GTA 5 Used To Explore Modern Youth Mindset

While it quite clearly isn’t the game’s vocation, artists have used GTA 5 in various, unique ways before. It was utilized by a french artist to simulate the chaotic randomness of death during terrorist attacks shortly after the incidents in Paris. Rockstar often shares batches of fan art which hit exceptional levels – often containing a few works more deviant than pictures – to the Newswire.


In spite of – or because of – the game’s controversial nature, it seems that those with an artistic twinge are somewhat drawn to it, to using GTA 5 as their canvas of choice. While the Rockstar Editor, such as it were, is usually used to create crude parodies of Television opening sequences, provides budding filmmakers and artists of all walks with a great channel of expression.

This time around two British artists decided to utilize GTA 5. The two are otherwise dealing with the works of Frantz Fanon. Fanon was a psychiatrist and influential anti-colonialist and Marxist philosopher. His works have contributed to the rise of various national liberation movements across the globe. He himself fought in the Algerian War for Independence back in the day.


Their “Finding Fanon” series is mostly dedicated to exploring post-colonial ideas, how globalism and the digital age has aided in the reconciliation between societies. It looks at how those who were oppressed mere decades ago today count their former oppressors among their friends.

As the “gaiden” (anime fans should be familiar with the meaning) word in the new work suggests, it is a bit of a deviation from the primary line of their series. This installment includes various quasi-interviews with people between the ages of 16-19, to get a picture of their world- and self views. Their responses were recorded, their likeness recreated as a GTA Online character and recorded in the Rockstar Editor as if the character was saying their words.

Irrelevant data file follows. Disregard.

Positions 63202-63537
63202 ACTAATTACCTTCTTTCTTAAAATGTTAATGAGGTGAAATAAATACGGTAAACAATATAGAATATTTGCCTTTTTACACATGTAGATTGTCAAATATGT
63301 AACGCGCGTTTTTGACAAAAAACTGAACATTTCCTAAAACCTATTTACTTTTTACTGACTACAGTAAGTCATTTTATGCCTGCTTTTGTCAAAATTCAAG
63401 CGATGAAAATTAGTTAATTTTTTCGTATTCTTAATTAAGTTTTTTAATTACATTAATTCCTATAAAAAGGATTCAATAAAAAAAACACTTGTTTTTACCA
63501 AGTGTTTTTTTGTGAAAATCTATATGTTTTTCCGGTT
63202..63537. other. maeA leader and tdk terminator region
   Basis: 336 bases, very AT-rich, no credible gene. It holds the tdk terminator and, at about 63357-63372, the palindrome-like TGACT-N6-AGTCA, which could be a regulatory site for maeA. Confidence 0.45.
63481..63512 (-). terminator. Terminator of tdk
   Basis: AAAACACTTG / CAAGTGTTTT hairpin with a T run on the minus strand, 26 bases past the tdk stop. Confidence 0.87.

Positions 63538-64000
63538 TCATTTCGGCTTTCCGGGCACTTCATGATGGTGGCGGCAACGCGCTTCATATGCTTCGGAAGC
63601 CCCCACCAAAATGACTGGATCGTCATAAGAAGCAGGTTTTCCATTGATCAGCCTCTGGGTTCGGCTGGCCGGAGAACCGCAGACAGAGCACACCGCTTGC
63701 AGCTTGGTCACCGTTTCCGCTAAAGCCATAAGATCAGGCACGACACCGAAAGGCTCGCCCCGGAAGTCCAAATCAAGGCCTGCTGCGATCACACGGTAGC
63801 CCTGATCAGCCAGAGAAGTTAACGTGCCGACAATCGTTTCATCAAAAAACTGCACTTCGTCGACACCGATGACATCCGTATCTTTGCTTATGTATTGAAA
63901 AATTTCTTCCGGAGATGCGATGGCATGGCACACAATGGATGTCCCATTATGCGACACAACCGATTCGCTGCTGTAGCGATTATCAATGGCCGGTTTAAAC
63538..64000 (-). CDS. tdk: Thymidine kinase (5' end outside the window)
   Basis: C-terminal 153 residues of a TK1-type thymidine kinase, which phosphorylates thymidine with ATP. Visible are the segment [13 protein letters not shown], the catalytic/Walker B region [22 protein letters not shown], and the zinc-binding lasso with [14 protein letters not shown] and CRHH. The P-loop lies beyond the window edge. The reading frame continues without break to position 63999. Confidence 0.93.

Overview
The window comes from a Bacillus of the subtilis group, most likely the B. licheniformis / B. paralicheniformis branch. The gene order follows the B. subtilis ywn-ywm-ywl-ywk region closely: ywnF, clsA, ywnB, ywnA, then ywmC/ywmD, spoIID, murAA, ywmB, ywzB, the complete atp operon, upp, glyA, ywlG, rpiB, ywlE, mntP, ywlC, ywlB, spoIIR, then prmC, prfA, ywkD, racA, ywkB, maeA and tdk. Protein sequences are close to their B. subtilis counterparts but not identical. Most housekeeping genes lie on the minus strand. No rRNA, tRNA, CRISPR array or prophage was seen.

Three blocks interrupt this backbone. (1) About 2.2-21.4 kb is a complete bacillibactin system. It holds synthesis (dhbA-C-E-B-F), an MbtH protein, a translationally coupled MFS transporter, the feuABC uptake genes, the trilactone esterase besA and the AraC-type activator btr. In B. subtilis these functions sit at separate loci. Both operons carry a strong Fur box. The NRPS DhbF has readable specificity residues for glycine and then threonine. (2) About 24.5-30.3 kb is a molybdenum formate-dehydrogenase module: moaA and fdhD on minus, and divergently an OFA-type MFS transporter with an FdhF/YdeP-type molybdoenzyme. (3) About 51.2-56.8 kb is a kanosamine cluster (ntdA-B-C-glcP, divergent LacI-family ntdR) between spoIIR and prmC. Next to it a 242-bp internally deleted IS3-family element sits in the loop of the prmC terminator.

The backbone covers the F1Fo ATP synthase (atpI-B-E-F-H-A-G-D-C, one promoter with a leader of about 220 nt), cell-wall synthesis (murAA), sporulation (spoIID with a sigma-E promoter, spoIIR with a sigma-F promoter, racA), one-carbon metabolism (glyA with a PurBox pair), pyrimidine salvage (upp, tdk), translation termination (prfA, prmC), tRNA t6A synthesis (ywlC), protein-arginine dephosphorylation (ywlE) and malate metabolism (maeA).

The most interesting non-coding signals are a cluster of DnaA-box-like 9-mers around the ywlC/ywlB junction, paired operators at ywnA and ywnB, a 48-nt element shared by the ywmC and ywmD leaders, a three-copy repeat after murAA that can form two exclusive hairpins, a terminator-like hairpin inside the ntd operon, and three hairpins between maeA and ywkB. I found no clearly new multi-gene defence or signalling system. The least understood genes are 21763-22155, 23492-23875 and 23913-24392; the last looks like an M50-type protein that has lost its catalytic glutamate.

The use of the Rockstar Editor allowed the pair, Larry Achiampong and David Blandy, to create scenes that would otherwise require a full film crew. Mods were also used to empty the streets of Los Santos, allowing the viewer to focus closely at the character on screen. Many of the shots shown would have been nearly impossible without the backing of a large studio and high-end equipment if shot in real life.

The pair have used GTA 5 in two films previously, one called Control about former convicts and another called Delete, featuring the testimonials of migrants.

It’s a flexible system, but constrained by many of the inherent biases in the game. For example, when working with the migrants in Oslo, it became evident that there are no head-scarves as an option, and Larry could never accurately portray his hairstyle. – Blandy

The characters created to represent the interviewees don’t necessarily portray their actual physical appearance, but rather that of their identity in this modern world. The film depicts them alone in situations of crisis or melancholy.


Even so, in spite of the general dark tone to the project, the pair states that this work seeks to reach a positive conclusion, as portrayed by the cautious optimism displayed by the youths.

The young people are seeking ways to understand the world, and Fanon offers a strong vision for a common humanity, for a way out of the cycle of oppression, exploitation and mutual hatred that we’ve been locked in for millennia.

Unfortunately, it seems that the film cannot be accessed online as of now. FF Gaiden: Alternatives is currently showing at an art cinema, namely the Tyneside Cinema in Newcastle upon Tyne. If an of our readers live there or nearby, they should definitely give this a look.

Have you ever used GTA 5 to fuel some sort of artistic endeavor?

Aron Gerencser
Aron is responsible for the bulk of the news posts that you’ll find on GTA BOOM each and every day. He loves getting involved with the community and is an avid fan of all things Rockstar Games. When not covering GTA news, playing an RPG or anything sci-fi related, Aron spends his time working on his novel.


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